Several cabinet ministers were yesterday briefed by the Ministry of East African Community (MINEAC) on the practicability of the EAC Common Market Protocol.
The protocol establishing the Common Market was signed on November 20, last year, in Arusha during the 11th EAC Heads of State Summit, and was recently ratified by Parliament.
“We have been conducting sensitization meetings since January and our plan is to reach out to all categories of people in all sectors,” said the Permanent Secretary of EAC ministry, Robert Ssali.
The Minister for EAC, Monique Mukaruliza said that; “there has not been enough time for all Rwandans to read the protocol instrument, which is why we are conducting sensitization meetings with major stakeholders.”
The protocol, which is aimed at facilitating trade between member states of the regional bloc, is expected to enter into force on July 1, 2010 upon ratification by all partner states.
The minister highlighted the lack of proper awareness of the instrument as one of the major challenges likely to hamper the implementation of the protocol once it comes into force.
“There were errors done on our side; we entered the negotiations without studying the practicability of the protocol, and that is why we are facing problems of awareness, and indeed some Rwandans have expressed lack of awareness,” conceded Mukaruliza.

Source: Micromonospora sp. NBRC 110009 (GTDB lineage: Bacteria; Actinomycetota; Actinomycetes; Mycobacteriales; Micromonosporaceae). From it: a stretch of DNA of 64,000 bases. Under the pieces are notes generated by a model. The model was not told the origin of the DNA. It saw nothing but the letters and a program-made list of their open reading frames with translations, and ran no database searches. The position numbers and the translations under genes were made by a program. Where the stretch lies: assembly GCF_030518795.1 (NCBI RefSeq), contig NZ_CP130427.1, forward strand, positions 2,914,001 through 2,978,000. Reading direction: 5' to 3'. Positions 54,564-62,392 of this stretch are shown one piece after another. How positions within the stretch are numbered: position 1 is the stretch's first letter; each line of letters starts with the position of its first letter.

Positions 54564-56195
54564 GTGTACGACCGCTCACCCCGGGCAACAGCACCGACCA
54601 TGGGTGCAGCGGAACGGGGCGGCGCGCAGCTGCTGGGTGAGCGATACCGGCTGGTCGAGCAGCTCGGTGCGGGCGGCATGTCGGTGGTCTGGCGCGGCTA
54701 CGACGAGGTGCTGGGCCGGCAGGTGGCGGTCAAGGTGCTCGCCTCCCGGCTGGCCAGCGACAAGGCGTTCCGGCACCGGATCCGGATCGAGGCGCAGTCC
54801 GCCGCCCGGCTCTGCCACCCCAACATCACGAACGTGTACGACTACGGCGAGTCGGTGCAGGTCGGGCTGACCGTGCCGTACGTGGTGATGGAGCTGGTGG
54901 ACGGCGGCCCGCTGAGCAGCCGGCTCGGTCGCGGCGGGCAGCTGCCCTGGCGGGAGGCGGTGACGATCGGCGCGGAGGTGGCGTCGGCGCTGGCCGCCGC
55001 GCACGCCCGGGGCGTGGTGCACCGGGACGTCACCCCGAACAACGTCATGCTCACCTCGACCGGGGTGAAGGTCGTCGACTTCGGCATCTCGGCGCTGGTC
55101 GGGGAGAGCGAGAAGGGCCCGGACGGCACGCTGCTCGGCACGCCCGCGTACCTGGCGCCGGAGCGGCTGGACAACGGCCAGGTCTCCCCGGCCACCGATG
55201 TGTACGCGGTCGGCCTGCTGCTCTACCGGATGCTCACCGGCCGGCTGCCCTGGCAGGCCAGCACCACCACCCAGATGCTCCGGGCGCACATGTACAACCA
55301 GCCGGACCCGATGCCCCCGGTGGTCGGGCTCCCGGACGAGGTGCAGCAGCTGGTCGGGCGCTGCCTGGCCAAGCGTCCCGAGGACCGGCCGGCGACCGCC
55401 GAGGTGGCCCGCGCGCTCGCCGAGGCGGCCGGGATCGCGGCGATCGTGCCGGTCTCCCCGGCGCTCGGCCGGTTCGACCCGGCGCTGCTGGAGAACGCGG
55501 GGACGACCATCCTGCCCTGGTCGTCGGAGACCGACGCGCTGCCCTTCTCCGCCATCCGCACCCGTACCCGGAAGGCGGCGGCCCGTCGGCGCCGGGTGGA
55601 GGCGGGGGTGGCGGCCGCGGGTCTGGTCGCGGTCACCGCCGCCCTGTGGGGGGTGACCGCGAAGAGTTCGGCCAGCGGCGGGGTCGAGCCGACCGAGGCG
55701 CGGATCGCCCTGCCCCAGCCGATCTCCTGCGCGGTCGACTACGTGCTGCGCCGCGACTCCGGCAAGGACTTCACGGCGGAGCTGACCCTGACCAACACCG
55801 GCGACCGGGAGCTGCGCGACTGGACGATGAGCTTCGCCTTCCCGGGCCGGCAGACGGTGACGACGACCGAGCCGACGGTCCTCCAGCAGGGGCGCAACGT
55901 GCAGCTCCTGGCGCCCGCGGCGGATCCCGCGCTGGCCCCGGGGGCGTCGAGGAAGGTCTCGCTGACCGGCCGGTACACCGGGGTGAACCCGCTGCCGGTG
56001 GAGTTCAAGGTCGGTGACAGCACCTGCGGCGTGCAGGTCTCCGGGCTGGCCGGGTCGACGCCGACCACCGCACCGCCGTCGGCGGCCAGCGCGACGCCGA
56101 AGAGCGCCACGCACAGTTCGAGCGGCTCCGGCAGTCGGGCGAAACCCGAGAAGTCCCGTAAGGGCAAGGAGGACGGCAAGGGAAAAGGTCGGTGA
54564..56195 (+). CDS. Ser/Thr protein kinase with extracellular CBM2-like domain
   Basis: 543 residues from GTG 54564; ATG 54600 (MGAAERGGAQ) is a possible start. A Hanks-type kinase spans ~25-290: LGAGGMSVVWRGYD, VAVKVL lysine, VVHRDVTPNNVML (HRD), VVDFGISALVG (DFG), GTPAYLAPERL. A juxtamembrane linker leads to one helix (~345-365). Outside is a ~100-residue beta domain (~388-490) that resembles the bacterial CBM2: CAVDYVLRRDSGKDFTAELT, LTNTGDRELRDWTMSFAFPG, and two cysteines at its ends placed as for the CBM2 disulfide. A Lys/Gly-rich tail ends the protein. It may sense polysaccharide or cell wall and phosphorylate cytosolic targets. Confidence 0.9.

“We are just starting to evaluate how Rwandans perceive the common market protocol. Although it has come late, but the study will help us in the implementation process.”
The overall objective of the EAC Common Market is to widen and deepen cooperation among the partner states in the economic and social fields for the benefit of the citizens.
The implementation of the protocol will accelerate economic growth and development through the attainment of the free movement of goods, persons and labour, the rights of establishment and residence and the free movement of services and capital.
In general terms, the protocol will strengthen, coordinate and regulate the economic and trade relations among the partner states in order to promote accelerated, harmonious and balanced development within the community.
Rwanda in particular, will benefit from the lower transaction costs for businesses since bureaucracy and exchange rate fluctuation will be under control.